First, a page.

You often hear a variation on the idea that plants "absorb" air pollution. For example, in a Yahoo News article on Beijing smog, the reporter writes:

The China Daily said there are also not enough 'green areas' in the city 'to help soak up the fumes discharged by vehicles and industries'.

The Hindu Times writes:

plant trees that purify the air in and around your home

Now, I understand that plants consume some CO2, but to what extent do they "filter" the air from other toxins? What mechanical, chemical, or biological processes are involved? Do all plants have this effect or just some? Which toxins get filtered and which do not? How effective is plant-based air filtration in the home?

  • 1
    Fits better on Biology? Or do you have a specific reason to question this claim?
    – gerrit
    Commented Dec 8, 2015 at 15:25
  • Not 'around your home' but interesting nonetheless: spinoff.nasa.gov/Spinoff2007/ps_3.html
    – stijn
    Commented Dec 8, 2015 at 20:47
  • 1
    @gerrit I think skeptics is a good place for the question. do we need a reason to doubt? this is a classic case of "is it true" or "does it just make you feel warm and fuzzy?"
    – denten
    Commented Dec 9, 2015 at 14:22

1 Answer 1


According to the US Department of Agriculture, Forest Service publication THE EFFECTS OF URBAN TREES ON AIR QUALITY

Trees remove gaseous air pollution primarily by uptake via leaf stomata, though some gases are removed by the plant surface. Once inside the leaf, gases diffuse into intercellular spaces and may be absorbed by water films to form acids or react with inner-leaf surfaces. Trees also remove pollution by intercepting airborne particles. Some particles can be absorbed into the tree, though most particles that are intercepted are retained on the plant surface. The intercepted particle often is resuspended to the atmosphere, washed off by rain, or dropped to the ground with leaf and twig fall. Consequently, vegetation is only a temporary retention site for many atmospheric particles.

Pollutants removed by trees include ozone, sulfur dioxide, particulate matter, nitrogen dioxide, and carbon monoxide.

However, "Emissions of volatile organic compounds by trees can contribute to the formation of ozone and carbon monoxide."

VOC emission rates also vary by species. Nine genera that have the highest standardized isoprene emission rate and therefore the greatest relative effect among genera on increasing ozone, are: beefwood (Casuarina spp.), Eucalyptus spp., sweetgum (Liquidambar spp.), black gum (Nyssa spp.), sycamore (Platanus spp.), poplar (Populus spp.), oak (Quercus spp.), black locust (Robinia spp.), and willow (Salix spp.). However, due to the high degree of uncertainty in atmospheric modeling, results are currently inconclusive as to whether these genera will contribute to an overall net formation of ozone in cities (i.e., ozone formation from VOC emissions are greater than ozone removal). Some common genera in Brooklyn, NY, with the greatest relative effect on lowering ozone were mulberry (Morus spp.), cherry (Prunus spp.), linden (Tilia spp.) and honey locust (Gleditsia sp.)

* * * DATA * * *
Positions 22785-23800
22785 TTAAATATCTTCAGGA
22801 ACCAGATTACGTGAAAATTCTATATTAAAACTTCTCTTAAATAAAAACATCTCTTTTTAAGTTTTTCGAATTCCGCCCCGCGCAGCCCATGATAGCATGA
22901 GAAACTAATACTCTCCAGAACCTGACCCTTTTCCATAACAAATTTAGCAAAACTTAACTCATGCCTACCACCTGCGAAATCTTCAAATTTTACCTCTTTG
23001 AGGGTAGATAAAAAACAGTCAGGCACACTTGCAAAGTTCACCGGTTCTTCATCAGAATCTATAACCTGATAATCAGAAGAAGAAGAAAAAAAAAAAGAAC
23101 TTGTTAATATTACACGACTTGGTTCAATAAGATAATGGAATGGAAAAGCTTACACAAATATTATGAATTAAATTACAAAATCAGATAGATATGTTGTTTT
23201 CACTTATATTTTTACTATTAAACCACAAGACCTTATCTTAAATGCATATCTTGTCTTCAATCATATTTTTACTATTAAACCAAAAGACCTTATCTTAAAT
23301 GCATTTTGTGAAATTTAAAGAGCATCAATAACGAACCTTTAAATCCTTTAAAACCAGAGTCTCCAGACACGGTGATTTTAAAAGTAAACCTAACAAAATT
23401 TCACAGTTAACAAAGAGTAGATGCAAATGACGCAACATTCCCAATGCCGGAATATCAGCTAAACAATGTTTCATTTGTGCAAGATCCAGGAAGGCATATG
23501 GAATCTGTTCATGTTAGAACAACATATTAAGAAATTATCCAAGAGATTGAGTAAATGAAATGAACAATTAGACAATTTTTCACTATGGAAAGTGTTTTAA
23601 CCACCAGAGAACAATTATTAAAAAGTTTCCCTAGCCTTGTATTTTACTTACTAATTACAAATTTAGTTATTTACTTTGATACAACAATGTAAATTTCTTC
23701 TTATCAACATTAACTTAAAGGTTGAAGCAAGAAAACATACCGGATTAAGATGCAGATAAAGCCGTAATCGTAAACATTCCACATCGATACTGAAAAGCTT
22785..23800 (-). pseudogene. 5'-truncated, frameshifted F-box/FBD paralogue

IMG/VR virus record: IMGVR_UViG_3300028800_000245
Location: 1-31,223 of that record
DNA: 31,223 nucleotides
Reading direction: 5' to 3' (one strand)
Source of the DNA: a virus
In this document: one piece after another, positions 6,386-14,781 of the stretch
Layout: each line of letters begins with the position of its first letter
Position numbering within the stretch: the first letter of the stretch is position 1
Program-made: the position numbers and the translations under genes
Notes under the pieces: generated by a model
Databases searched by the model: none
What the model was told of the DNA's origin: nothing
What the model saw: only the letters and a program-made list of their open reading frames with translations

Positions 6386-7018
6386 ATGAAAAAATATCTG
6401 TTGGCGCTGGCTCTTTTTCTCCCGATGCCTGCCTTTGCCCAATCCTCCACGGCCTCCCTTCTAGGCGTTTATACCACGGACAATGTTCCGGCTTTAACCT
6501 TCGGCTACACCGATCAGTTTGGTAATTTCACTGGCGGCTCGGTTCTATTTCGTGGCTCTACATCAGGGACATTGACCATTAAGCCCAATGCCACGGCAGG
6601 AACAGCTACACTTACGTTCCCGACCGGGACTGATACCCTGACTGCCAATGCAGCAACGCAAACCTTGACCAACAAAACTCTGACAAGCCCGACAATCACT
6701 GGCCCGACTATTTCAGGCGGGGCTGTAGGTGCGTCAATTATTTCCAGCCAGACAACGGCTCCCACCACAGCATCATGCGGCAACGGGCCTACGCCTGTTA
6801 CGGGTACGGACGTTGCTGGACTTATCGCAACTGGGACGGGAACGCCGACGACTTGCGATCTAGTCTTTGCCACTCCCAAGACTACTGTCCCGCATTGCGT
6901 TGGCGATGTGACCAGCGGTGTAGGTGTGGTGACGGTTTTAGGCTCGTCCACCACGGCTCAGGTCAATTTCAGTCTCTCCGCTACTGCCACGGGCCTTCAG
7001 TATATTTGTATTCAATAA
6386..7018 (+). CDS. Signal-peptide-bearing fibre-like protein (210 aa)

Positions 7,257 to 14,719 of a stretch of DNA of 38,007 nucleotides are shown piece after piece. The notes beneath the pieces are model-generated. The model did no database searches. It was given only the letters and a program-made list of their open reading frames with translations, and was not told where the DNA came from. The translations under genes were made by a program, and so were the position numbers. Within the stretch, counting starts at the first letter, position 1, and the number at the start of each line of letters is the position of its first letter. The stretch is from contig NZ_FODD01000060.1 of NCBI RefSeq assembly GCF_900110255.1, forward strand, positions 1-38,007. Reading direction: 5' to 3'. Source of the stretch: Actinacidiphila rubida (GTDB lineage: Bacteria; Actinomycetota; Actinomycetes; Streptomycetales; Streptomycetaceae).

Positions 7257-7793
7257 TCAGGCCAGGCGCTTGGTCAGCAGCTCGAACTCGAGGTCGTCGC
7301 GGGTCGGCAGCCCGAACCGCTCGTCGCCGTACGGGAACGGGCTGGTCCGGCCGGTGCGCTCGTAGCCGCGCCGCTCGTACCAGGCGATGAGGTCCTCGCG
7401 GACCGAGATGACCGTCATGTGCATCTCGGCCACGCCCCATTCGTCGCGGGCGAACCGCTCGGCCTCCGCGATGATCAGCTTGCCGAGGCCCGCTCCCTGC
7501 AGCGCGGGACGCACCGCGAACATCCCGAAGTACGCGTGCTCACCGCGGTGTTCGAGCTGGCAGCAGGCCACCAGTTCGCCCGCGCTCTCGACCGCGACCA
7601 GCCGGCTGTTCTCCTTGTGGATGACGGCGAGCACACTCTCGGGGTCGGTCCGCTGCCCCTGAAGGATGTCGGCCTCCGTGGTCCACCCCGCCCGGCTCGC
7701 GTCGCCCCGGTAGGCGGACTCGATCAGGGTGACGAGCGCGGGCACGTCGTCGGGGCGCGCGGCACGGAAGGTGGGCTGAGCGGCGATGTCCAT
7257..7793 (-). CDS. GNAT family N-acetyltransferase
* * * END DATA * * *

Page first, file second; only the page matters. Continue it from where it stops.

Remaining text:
See also: Tree and forest effects on air quality and human health in the United States Environmental Pollution (2014) vol. 193, pages 119-129:

The average annual percent air quality improvement due to trees varied among pollutants and ranged from a low of 0.13% in urban areas for PM2.5 to a high of 0.51% in rural areas for O3

See also: Modeled PM2.5 removal by trees in ten U.S. cities and associated health effects Environmental Pollution, 178 (2013), pp. 395–402

Average annual percent air quality improvement ranged between 0.05% in San Francisco and 0.24% in Atlanta.

Atlanta is 52.1% covered in trees, the most of the cities studied.

So even if a city is more than half covered with trees, the reduction in pollution is less than 1%.

  • What about particulate? Commented Dec 8, 2015 at 17:40
  • 1
    @user10800 the reference says "Air quality improvement in New York City due to pollution removal by trees during daytime of the in-leaf season averaged 0.47% for particulate matter"
    – DavePhD
    Commented Dec 8, 2015 at 17:45
  • Ah thanks, I didn't catch that for some reason. 0.47% sounds very low; I know a lot of people who believe that trees have a significant impact on smog. Commented Dec 8, 2015 at 18:15
  • 1
    Wow, so not only do cherry trees look absolutely beautiful and produce delicious fruits, they're also among the best at reducing pollution? Nice! Commented Dec 8, 2015 at 18:34
  • 2
    @gerrit the first reference says "In urban areas with 100% tree cover (i.e., contiguous forest stands), short-term improvements in air quality (one hour) from pollution removal by trees were as high as 15% for ozone, 14% for sulfur dioxide, 13% for particulate matter, 8% for nitrogen dioxide, and 0.05% for carbon monoxide" citing to nrs.fs.fed.us/pubs/8420
    – DavePhD
    Commented Dec 9, 2015 at 17:37

You must log in to answer this question.

Not the answer you're looking for? Browse other questions tagged .